Chicken Posole Stew

Loosely based on traditional posole recipes, my rich chicken stew takes advantage of summer ingredients. But because so many summer ingredients freeze well, you can enjoy this hearty soup any time of year.


When I cook soup, I have ONE rule: use approximately as much liquid as solid. That has a fudge factor, of course. Use less liquid when you want it thicker and more when you want it thinner. This simple rule has served me very well, and served my household many years of delicious soups.

The “recipe” below is very loose, filled with approximations and guesses. I did not measure anything here. Using the rule above, it has somewhat less liquid than solid.

Chicken Posole Stew
3/4 – 1 pound cooked chicken, diced into small bites
4 – 6 cups chicken stock
(I roasted my chicken on Tuesday and made my stock from the carcass.)
1 carrot diced
1 onion diced small
(My onion was a summer CSA onion, diced and frozen.)
1/2 zucchini diced
1/2 yellow squash diced
2 medium tomatoes peeled, seeded, and diced, with juice if possible
(My tomatoes were from our garden, processed and frozen. You could use a can of diced tomatoes instead, including the juice.)
1 cup corn and black bean salsa
(This was also from the summer — fresh from the field sweet corn and tomatoes. You could substitute jarred salsa, or frozen corn separately. Or leave it out.)
2 hot peppers seeded and diced tiny
(I used a jalapeno and a Hungarian pepper, both from our garden and frozen. You could use a bell pepper but you’d lose the zing.)
1 can white hominy, drained

In large pot heat fat (I used bacon grease and a little canola oil) to saute carrot. Add onion, zucchini and squash, tomatoes, corn salsa, and peppers. Add chicken stock and let it hang out, simmering until the vegetables soften. Add diced chicken and drained hominy. Heat until hot through.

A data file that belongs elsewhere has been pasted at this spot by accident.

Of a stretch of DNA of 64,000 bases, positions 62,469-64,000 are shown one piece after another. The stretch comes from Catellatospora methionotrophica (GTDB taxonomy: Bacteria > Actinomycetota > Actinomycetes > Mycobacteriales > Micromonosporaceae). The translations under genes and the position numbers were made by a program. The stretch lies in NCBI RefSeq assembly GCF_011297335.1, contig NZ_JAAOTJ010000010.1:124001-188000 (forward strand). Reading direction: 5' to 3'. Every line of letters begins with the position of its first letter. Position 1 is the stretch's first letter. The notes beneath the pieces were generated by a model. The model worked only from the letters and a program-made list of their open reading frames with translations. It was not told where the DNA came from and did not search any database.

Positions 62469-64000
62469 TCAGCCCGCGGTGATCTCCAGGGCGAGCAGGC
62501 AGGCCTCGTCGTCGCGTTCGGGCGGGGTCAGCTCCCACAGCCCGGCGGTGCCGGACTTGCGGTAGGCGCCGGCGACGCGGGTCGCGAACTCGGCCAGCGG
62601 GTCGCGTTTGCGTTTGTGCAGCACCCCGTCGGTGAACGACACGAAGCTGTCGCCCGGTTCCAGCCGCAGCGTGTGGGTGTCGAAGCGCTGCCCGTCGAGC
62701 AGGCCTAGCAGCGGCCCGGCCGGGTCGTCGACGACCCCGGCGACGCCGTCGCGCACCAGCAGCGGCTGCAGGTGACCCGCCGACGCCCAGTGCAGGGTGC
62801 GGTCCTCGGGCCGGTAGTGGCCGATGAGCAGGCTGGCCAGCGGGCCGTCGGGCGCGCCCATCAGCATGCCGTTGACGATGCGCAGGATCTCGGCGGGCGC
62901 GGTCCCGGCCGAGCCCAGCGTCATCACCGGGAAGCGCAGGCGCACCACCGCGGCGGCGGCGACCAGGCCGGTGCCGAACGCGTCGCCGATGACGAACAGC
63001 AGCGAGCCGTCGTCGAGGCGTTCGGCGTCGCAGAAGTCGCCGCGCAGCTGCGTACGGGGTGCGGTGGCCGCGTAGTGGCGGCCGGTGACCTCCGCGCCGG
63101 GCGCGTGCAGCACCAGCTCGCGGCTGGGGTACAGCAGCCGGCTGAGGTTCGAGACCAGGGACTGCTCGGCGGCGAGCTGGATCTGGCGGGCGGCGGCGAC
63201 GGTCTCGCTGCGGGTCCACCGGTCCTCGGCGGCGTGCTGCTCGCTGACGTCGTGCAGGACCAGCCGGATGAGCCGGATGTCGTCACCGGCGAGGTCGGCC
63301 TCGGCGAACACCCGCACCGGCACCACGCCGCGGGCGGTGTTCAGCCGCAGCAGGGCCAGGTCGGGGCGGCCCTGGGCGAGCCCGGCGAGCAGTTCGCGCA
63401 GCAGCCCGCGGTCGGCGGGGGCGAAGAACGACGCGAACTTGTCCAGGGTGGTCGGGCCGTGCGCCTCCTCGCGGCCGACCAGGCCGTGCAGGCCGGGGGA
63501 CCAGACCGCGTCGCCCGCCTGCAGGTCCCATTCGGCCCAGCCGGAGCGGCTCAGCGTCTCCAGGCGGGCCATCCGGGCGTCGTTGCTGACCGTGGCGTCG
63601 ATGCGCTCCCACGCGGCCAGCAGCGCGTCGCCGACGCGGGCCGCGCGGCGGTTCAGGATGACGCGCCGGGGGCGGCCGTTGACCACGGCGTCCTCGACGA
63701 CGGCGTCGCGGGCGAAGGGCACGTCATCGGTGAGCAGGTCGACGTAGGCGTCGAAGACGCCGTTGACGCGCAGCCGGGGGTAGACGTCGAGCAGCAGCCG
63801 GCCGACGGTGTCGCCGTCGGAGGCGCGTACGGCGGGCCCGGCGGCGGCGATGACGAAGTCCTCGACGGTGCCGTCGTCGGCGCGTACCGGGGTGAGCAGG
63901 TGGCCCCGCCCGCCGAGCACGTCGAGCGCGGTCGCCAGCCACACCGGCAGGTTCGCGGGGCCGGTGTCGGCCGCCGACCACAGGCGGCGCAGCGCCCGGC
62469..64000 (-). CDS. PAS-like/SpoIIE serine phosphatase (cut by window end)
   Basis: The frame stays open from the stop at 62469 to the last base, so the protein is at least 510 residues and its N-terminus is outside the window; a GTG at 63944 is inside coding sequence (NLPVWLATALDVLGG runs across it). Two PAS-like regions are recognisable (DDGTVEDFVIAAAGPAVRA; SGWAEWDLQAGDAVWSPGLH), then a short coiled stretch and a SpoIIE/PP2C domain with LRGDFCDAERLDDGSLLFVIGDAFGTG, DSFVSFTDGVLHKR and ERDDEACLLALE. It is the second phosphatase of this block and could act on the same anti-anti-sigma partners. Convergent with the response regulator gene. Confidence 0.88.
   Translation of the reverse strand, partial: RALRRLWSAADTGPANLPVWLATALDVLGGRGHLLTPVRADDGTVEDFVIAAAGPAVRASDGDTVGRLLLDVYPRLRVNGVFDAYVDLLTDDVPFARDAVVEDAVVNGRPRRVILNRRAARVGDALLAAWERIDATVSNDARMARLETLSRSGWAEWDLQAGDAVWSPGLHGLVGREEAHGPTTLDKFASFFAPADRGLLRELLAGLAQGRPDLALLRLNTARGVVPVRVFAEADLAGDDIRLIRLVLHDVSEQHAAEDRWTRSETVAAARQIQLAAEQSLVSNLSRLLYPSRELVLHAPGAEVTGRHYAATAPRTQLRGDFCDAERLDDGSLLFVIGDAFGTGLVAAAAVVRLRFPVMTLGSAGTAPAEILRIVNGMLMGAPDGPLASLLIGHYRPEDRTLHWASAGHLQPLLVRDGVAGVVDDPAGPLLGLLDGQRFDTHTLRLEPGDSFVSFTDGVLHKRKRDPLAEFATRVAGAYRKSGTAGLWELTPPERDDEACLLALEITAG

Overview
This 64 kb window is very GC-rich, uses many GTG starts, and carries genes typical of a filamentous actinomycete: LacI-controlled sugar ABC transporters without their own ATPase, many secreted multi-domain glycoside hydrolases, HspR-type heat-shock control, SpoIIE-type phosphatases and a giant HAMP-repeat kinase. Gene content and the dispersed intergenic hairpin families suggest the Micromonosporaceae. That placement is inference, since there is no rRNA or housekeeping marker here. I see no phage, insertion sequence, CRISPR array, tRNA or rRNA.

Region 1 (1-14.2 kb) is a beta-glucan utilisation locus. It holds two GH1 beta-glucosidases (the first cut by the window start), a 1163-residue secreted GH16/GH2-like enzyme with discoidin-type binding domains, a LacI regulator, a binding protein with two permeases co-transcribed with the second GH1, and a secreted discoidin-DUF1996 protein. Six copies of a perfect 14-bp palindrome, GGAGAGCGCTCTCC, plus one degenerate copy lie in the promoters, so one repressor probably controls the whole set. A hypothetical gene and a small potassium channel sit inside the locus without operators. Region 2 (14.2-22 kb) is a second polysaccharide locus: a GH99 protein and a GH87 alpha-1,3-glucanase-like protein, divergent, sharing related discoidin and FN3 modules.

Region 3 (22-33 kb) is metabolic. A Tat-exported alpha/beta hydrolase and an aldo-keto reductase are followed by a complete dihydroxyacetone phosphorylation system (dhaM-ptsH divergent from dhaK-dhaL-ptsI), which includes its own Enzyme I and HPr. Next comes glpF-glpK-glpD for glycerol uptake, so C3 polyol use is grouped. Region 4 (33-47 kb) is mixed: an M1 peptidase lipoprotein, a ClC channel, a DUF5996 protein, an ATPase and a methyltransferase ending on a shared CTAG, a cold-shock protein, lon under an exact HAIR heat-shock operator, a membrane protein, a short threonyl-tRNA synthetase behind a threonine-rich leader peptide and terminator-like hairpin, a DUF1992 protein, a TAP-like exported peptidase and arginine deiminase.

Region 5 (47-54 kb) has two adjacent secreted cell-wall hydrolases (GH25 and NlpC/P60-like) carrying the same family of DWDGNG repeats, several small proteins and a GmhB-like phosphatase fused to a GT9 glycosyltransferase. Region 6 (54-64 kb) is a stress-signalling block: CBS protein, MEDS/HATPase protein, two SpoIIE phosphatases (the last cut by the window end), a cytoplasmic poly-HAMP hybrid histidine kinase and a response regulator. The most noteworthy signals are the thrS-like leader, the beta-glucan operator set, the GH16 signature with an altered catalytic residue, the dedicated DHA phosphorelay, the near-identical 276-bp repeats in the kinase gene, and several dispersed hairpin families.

Note — I didn’t add any other seasonings. I didn’t add salt. I didn’t add pepper. I didn’t add cumin or oregano or cilantro or anything. You could. But taste it first to see if you really want it. If you like it hot, you might want another jalapeno, or even two.

Serve with corn bread. Make sure you have lots of butter and honey available for the corn bread. You may want a beer with it, too!


21 thoughts on “Chicken Posole Stew

  1. shoreacres

    Your soup is very much like one I make. I’ll be glad when it finally cools off enough that soup sounds good. I’ve had my fill of gazpacho, and am ready for more traditionally autumn fare.

    1. Melanie McNeil Post author

      I never made it before — in fact, never had it before. It was very good. The broth was rich, complex, full of all those fresh vegetables and homemade chicken stock. I will do this again, for sure.

  2. Hilda

    Having just now finished freezing my assortment of hot peppers, this soup looks particularly inviting. And I need to use some of the peppers! Cornbread and beer to accompany it sounds perfect.

  3. chefjulianna

    Yum! This is a big bowl of satisfaction! My husband and I have taken to eating soup for dinner almost all winter long, so this one is on my list to make! Thanks so much for bringing it to FF! 😀

    1. Melanie McNeil Post author

      If you’re a regular soup maker, my “rule” probably seems pretty familiar. Load it up with great fresh veggies and a high-quality stock. It’s hard to go wrong. And yeah baby! It was satisfying, very hearty. No need for another entree with this one.

  4. Kaila511

    This looks delicious and simple. I just made a cornbread that I love, so I’ll have to make a soup to accompany it as well. Happy FF, and have a wonderful weekend. 🙂

    1. Melanie McNeil Post author

      It was easy. Hardest part was done days before, with roasting the chicken and making stock. You can shortcut that of course by using any precooked chicken, like a rotisserie chicken, and some decent canned broth.

  5. Pingback: The Impossible Chocoflan | Fiesta Friday #38 | The Novice Gardener

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